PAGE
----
Regional Reviews: Minneapolis/St. Paul
Nina Simone: Four Women
The play is set the 16th Street Baptist Church in Birmingham, Alabama, only days after the tragic bombing that killed four young African-American girls. "Our babies," Simone (Williams) calls them. "They are killing our babies!" In the (fictional) setting for the drama, Simone has travelled to the church to bear witness, and also in the hope that standing amid those pews will allow her finally to finish the last verse of her great Civil Rights anthem, "Mississippi Goddam."
As she works on her song, she is interrupted by the consecutive arrivals of Sarah (Aimee K. Bryant), Sephronia (Jamila Anderson), and a pregnant sex workeror prostitute, as they were then calledwho calls herself Sweet Thing (Traci Allen Shannon). Saying that she wants to be left alone to compose, Simone is nonetheless drawn in by the women's stories and by their unique if overlapping responses to the bombing and to the Civil Rights Movement in general.
Brilliantly weaving Simone's songs and spirituals into the narrative, Ham allows us to understand how the variety, complexity and sheer unpredictability of the women's experiences shaped their very different perspectives. As the women sing and speak their lives, they find solidarity, not despite their differences, but, in a sense, because of them.
Take Simone's own history. Simone did not originally intend to become a singer. As Eunice Kathleen Waymon, she grew up as a child prodigy in Tryon, North Carolina. By age three, she could play piano by ear. Trained in classical music, she received a grant to study at Julliard, before she applied to the Curtis Institute of Music in Philadelphia. Despite her obvious talent, she was turned away. This rejection, which seemed grounded on racism, put an end to her dreams of becoming Carnegie Hall's first African-American concert pianist. To make ends meet, she took a job playing piano in an Atlantic City bar. Finding that the patrons paid slim attention to the entertainment, the bar's owner urged her to sing the popular tunes she played. Within a few years, she had gained a significant following as a recording artist, with a repertoire that ranged from Bob Dylan to Duke Ellington to Scandinavian folk songs.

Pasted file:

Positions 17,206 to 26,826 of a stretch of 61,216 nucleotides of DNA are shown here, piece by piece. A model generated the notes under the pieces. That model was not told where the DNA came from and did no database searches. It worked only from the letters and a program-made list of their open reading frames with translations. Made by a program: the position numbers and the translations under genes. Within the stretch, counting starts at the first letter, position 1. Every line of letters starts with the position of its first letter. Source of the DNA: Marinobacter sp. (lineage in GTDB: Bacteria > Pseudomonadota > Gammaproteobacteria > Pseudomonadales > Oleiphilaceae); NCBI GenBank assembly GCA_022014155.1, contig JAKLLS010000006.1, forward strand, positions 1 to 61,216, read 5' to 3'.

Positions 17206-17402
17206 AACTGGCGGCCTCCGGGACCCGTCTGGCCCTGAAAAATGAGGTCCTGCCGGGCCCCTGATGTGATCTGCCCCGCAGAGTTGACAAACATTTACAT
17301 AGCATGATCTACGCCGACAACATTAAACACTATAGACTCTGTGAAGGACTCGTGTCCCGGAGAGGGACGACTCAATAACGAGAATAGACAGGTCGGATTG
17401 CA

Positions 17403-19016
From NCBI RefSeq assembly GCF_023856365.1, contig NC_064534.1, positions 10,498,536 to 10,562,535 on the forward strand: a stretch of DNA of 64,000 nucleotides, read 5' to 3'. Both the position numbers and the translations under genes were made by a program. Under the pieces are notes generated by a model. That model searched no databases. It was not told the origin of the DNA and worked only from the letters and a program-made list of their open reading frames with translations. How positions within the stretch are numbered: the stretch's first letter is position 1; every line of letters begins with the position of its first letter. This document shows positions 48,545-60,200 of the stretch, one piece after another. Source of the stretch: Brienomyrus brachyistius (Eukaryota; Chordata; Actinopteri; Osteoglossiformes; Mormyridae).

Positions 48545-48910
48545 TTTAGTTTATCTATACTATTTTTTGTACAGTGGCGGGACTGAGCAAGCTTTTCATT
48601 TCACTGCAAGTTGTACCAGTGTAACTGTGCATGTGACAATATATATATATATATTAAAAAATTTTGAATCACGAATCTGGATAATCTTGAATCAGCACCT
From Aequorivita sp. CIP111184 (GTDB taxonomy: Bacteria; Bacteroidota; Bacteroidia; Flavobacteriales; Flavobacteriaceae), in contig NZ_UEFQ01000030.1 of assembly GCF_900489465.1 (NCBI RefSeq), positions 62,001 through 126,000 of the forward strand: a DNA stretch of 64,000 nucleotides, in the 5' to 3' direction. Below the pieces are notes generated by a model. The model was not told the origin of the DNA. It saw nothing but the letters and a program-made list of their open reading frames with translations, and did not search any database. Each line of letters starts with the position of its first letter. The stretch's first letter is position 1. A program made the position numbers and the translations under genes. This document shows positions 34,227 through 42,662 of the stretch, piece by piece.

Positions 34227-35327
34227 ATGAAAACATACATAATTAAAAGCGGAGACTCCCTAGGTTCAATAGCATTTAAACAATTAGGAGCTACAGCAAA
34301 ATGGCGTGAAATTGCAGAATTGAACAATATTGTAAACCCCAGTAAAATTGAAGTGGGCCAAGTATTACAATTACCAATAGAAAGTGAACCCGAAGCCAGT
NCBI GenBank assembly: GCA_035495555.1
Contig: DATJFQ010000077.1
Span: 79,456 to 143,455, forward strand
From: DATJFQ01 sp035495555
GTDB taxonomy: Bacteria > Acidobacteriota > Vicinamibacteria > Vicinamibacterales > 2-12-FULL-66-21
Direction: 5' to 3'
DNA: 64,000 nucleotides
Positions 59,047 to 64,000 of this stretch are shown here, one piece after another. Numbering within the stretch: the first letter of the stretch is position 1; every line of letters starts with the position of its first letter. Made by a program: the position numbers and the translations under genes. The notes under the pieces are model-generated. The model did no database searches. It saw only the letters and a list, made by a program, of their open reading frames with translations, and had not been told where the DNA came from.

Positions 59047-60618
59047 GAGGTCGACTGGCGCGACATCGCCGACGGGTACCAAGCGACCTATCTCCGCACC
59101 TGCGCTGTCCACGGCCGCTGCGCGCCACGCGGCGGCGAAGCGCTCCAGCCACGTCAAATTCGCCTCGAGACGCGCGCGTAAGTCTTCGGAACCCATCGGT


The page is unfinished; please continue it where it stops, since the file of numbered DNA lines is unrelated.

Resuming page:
Williams, a powerhouse of a singer in her own right, wisely resists trying to reproduce Simone's unique low rumble of a voice. At the same time, she vividly captures Simone's rich emotional range, moving from raw, booming outrage to subtle irony to tender passion. Listening to Williams' fiery rendition of "Mississippi Goddam"a song as disturbing as it is rousingone begins to understand why Simone's songs were so essential to a movement whose mantra of "quiet dignity" demanded an almost superhuman capacity for self-restraint. Simone knew that she could use her art to give expression to the righteous anger that monumental acts of injustice provoked. There are times when remaining silent would mean succumbing to despair.
Emerge magazine called Simone's voice "our voice, embodying the militancy of our justifiably angry impatience with racist white America." Others called her the "voice of the Civil Rights movement" or "the Queen of Soul." Simone herself rejected all such labels. In fact, as Ham's play clearly conveys, the singer defiantly resisted having her music, or her identity, defined by others. She bristled when she was compared to Billie Holiday or when her music was described as "jazz." In her words: "People couldn't get past the fact that we were both black. Calling me a jazz singer was a way of ignoring my musical background because I didn't fit into white ideas of what a black performer should be."
The play illustrates the relentless pressures and constraints African-American women have always faced, including being constantly in danger of having their identities reduced to a collection of stereotypes. Like much of Simone's oeuvre, the title song was a testament to the multi-dimensionalitythe sheer complexity of experiencesthat shaped the lives of the women she met and befriended throughout her life. "Four Women"the song and the playare both acts of defiance against the obscurity to which the lives of the Sarahs and Serophinas and Sweet Things of the world are often relegated. The beauty of the play is to be found in the freeing of those women's voices. The play, like the song, allows the different women to tell us who they were, rather than what others tried to make of them. It is a wonderful play; try to catch it if you can.
Nina Simone: Four Women by Christina Ham. Performed through February 26, 2017, at the Park Square Theatre, Historic Hamm Building, 20 West 7th Place, St. Paul, MN. For tickets and information, call 651-291-7005 or visit parksquaretheatre.org.
Directed by Faye M. Price